He recalled that Bob Gershon, now a professor emeritus, who taught communications for 40 years, had convinced him to come back to the college where Jarrosak went on to teach classes on radio and television for 20 years. He added that a number of the students from those classes went on to work in radio and broadcasting.

Jarrosak, who said he adopted the on-air name “Terry Jaye” early in his career, which started in 1978 in

Bennington at WHTC-FM.

“It was a brand-new FM station. As a matter of fact, no one listened to FM. Everyone listened to AM back in those days. FM was the new thing. AM was where you wanted to be, so they stuck me on the FM station,” he said.

He went on to WSYB 1380-AM and 100.1-FM, around 1979 and realized that’s where he wanted to be.

He noted a number of “great mentors” including Jack Healey; Bob Bascomb; Alex Dunn; Brian Collamore, who is now a state senator representing Rutland County; Ralph Smith and Dick Noble, who had been the station manager.

Nanci Gordon, who had been Jarrosak’s on-air partner for almost 20 years, said she remembers that she and Jarrosak were known in the community as “Mr. and Mrs. Rutland.”

“The first morning show we did together was March 4, 1991. It was the bicentennial of the state of Vermont, which is why I remember it so vividly. At the end of the show, he closed the show, saying, ‘Freedom and unity forever.’ And I remember thinking, ‘This is gonna be good. We’re going to work well together.’ And, indeed, within two months, I felt like we had been working together for years,” she said.

Hong Kong Cracks Down On Media

The collapse of Hong Kong's last big pro-democracy news outlet, Stand News, caps one of the world's most dramatic declines in press freedom this year, reports Bloomberg.

From he closure of Jimmy Lai's Apple Daily newspaper in July to the raid, arrests and asset seizures that precipitated Stand News's shuttering Wednesday, the global financial hub has gone from being one of Asia's most free-wheeling media markets to one of its most regulated. In addition to employing a national security law that carries sentences as long as life in prison, Hong Kong authorities have began charging journalists and internet users under a colonial-era sedition law that can jail a writer for up to two years.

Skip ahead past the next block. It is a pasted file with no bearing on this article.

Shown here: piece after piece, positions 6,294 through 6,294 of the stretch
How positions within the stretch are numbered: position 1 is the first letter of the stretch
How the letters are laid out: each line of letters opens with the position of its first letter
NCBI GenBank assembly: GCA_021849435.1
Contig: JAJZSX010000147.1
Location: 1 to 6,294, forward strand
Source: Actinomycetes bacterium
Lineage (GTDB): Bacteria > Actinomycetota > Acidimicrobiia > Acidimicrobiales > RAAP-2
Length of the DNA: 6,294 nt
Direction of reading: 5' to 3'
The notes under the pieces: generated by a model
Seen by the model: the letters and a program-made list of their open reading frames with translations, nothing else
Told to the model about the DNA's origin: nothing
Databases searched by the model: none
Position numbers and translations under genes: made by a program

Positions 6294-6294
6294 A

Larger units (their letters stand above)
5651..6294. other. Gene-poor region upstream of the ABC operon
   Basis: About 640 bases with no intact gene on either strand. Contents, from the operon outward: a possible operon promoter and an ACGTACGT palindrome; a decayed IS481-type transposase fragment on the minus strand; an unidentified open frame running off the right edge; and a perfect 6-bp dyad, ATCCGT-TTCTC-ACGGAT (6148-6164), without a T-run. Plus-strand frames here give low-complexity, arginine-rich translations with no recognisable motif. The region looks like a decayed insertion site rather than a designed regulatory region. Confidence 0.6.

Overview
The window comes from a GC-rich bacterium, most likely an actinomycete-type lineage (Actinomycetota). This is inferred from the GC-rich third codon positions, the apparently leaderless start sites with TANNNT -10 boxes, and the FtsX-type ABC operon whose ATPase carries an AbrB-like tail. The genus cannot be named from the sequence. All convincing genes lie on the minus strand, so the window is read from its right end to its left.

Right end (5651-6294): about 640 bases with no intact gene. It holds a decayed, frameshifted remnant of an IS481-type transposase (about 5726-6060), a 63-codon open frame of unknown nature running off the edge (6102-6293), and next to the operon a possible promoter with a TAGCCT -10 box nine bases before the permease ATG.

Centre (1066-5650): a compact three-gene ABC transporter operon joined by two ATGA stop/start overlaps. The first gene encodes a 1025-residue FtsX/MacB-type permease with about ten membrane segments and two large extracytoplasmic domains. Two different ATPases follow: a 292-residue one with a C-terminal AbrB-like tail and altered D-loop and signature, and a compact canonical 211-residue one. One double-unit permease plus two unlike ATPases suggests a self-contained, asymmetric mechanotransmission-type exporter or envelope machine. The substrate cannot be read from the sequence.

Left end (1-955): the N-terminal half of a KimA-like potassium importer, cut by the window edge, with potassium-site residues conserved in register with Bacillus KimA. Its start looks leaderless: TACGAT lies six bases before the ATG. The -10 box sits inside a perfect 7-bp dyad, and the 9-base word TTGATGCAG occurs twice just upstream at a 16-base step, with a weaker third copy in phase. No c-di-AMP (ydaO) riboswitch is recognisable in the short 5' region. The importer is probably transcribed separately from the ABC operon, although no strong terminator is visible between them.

While Hong Kong's crackdown is unique to events in the former British colony, where Beijing is eager to prevent a return of the mass democracy demonstrations of two years ago, similar changes were seen across the globe in 2021. Governments — threatened by pandemic-fueled economic upheaval and emboldened by former President Donald Trump's campaign against "fake news" — appear poised for more steps to silence critical coverage in the year ahead. 

In China, journalist Zhang Zhan is reportedly close to death amid a hunger strike in protest against her four-year jail sentence for reporting on Covid-19. Employees of Twitter Inc. who didn’t delete accounts criticizing Prime Minister Narendra Modi’s government faced the threat of prosecution in India, the world’s biggest democracy. In Russia, authorities this month targeted two human-rights groups for closure, including one that tracks political prisoners. Iran, Egypt and Zimbabwe all moved to weaken journalists’ ability to report on the reality of the pandemic. 

Journalism was completely or partly blocked in almost three-quarters of the 180 countries ranked in the latest survey by non-government organization Reporters Without Borders.  The group found that 488 journalists were in jail, an all-time high since it began compiling numbers in 1995. 

"Press freedom is on the back foot,” said Keith Richburg, director of the University of Hong Kong's Journalism and Media Studies Center and president of the Foreign Correspondents’ Club, Hong Kong. “Trump helped create echo chambers of fake news, where anything that criticizes you is fake.”

"What's happening in Hong Kong is part of a pattern of retrenchment,” he added. “The scope of countries where the press is actually free is getting smaller and smaller. Countries play lip service to the idea of press freedom without actually practicing it."